Photo: A view of a part of western Mosul, Iraq, (Alkis Konstantinidis/Reuters)
FROM THIS EPISODE
President Trump renewed ties with Europe today in Paris, where he's gone to celebrate Bastille Day with French President Emanuel Macron. He also made his first public comment about the growing controversy over his son Donald, Jr. for taking a meeting with a Russian lawyer, but said nothing came of it."
Vivian Salama is White House reporter for the Associated Press, in Paris with President Trump. She has more on the president’s comments about his son and his discussions with Macron.
The Islamic State is mostly gone from the ancient city of Mosul after what some veterans call "the toughest urban warfare since World War II." Iraq's Prime Minister Haider al-Abadi has declared victory, but half his second largest city is in ruins. Thousands are dead; more than 700,000 are refugees. Nobody thinks peace is at hand — while ISIS still holds the Syrian city of Raqqa and fosters violence in other places, too. Will the US and other western countries help rebuild Mosul — while Kurds, Turks and other factions struggle for power?
Rukmini Callimachi, New York Times (@rcallimachi)
James Dobbins, RAND Corp (@Jim_Dobbins)
Aymenn Jawad Al-Tamimi, Middle East Forum (@ajaltamimi)
Robert Malley, International Crisis Group (@Rob_Malley)
Moments before Senate Majority Leader Mitch McConnell shows his GOP caucus his latest version of healthcare reform, two moderate Republicans offered another plan. South Carolina's Lindsey Graham told CNN, "We're going to support Mitch's efforts with his with his new plan, but we want an alternative and we all see which one can get 50 votes. We're not undercutting Mitch. He's not undercutting us." Graham was joined by fellow Republican Bill Cassidy of Louisiana.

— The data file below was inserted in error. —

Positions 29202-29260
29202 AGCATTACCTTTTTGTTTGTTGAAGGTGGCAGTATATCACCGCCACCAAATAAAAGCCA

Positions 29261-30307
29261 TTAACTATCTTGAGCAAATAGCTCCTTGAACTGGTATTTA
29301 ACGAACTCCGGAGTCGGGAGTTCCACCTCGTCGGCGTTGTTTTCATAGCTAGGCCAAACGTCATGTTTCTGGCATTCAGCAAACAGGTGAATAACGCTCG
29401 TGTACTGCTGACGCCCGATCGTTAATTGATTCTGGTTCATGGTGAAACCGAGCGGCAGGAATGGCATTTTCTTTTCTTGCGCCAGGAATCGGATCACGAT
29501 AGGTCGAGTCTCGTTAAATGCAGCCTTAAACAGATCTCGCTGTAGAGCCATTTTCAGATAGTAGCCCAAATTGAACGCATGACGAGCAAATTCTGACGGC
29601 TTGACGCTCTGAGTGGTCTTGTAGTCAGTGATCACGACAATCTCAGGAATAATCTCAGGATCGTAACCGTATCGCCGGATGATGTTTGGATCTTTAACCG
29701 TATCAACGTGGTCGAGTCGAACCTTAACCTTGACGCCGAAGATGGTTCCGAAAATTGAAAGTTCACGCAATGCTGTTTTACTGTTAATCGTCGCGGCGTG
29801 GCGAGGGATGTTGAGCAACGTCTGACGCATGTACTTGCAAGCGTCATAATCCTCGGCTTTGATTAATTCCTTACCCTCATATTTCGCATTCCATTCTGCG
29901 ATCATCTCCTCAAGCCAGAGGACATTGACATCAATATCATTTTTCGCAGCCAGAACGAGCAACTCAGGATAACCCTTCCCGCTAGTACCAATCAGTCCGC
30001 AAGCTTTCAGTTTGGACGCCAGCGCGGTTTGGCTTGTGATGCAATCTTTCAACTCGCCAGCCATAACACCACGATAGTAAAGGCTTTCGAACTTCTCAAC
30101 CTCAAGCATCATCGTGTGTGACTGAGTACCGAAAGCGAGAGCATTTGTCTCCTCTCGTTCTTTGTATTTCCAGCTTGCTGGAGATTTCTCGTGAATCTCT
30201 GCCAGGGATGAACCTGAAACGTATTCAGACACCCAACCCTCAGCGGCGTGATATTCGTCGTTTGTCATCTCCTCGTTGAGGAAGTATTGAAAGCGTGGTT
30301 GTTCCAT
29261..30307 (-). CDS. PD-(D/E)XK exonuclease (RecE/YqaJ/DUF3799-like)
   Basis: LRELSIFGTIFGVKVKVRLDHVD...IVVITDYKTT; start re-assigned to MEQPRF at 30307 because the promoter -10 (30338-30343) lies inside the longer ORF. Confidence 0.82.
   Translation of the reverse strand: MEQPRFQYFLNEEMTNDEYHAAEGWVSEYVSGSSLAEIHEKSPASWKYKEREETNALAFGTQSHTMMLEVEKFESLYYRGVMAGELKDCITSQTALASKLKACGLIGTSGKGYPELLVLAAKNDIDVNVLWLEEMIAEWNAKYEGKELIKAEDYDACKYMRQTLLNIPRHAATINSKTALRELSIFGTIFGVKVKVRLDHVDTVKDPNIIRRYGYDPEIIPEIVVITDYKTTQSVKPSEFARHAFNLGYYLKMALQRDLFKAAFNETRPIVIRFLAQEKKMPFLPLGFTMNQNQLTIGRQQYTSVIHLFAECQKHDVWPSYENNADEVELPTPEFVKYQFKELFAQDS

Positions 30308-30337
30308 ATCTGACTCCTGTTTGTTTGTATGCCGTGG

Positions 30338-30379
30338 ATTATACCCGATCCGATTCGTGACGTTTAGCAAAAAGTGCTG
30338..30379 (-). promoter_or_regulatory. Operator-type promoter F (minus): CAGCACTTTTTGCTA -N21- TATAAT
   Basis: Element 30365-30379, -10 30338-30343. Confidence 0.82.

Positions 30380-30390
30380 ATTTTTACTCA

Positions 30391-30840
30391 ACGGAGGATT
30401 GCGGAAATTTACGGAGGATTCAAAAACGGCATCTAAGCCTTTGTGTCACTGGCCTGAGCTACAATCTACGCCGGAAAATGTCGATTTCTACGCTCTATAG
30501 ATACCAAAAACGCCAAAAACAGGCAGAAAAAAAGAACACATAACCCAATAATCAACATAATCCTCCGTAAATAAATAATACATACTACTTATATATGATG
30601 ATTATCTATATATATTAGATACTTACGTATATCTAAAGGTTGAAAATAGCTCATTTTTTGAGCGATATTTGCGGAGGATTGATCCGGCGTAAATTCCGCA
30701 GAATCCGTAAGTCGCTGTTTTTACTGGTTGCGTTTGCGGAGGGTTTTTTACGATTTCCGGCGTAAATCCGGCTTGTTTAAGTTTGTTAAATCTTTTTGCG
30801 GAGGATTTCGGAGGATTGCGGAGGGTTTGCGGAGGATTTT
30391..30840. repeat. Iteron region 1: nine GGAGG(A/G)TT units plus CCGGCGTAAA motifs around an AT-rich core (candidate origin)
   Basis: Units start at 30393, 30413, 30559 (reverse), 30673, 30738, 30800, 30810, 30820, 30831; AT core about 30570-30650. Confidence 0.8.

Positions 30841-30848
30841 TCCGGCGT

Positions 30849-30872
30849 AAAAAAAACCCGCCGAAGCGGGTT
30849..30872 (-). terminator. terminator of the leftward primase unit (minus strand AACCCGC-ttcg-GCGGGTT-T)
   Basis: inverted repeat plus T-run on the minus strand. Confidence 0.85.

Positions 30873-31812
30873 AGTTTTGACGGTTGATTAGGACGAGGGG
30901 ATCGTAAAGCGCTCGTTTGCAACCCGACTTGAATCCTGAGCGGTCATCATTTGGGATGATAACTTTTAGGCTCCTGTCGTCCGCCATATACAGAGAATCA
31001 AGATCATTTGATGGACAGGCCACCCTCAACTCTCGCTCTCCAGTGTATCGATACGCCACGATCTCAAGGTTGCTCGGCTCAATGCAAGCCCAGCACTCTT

Senators Lindsey Graham and Bill Cassidy (Gage Skidmore)
Josh Barro, senior editor at Business Insider and host of KCRW's Left, Right and Center, considers likely Democratic and Republican reaction to the new bills.
More From To the Point
Imprisoning our mentally ill? American jails and prisons have become hospitals for the mentally ill. A murderer doing 20 years at New York’s Sing Sing prison works with schizophrenics serving 24 months for misdemeanors. He tells Warren that sick people should be treated outside. The Sheriff in Chicago says it’s not just inhumane but a waste of taxpayers’ money. How did we get here? What can be done?
Did Trump get conned by Kim? Six months after threatening nuclear warfare, “little rocket man” and the “dotard” were talking peace in Singapore. Beyond the hype, did President Trump and Kim Jong Un really mean it? A seasoned diplomat, a UN nuclear weapons inspector and veteran journalists provide contrasting assessments.
Post primary wrap, what’s the takeaway? California’s billed as the heart of “resistance” to President Trump. But in this month’s Golden State primary, young and Latino voters stayed home. That’s produced a clash of voices between Progressive Democrats and Clinton-era Centrists. What will that mean come November with control of the Congress at stake?
The politics of prison reform Prison reform is moving in Red States, Blue States and (maybe) on Capitol Hill. But America still incarcerates more people than any other country-- including China. Meantime, the Trump White House is divided. Jared Kushner is pushing sentence reform, while Attorney General Jeff Sessions wants to stay “tough on crime.” What are the prospects for much needed change?
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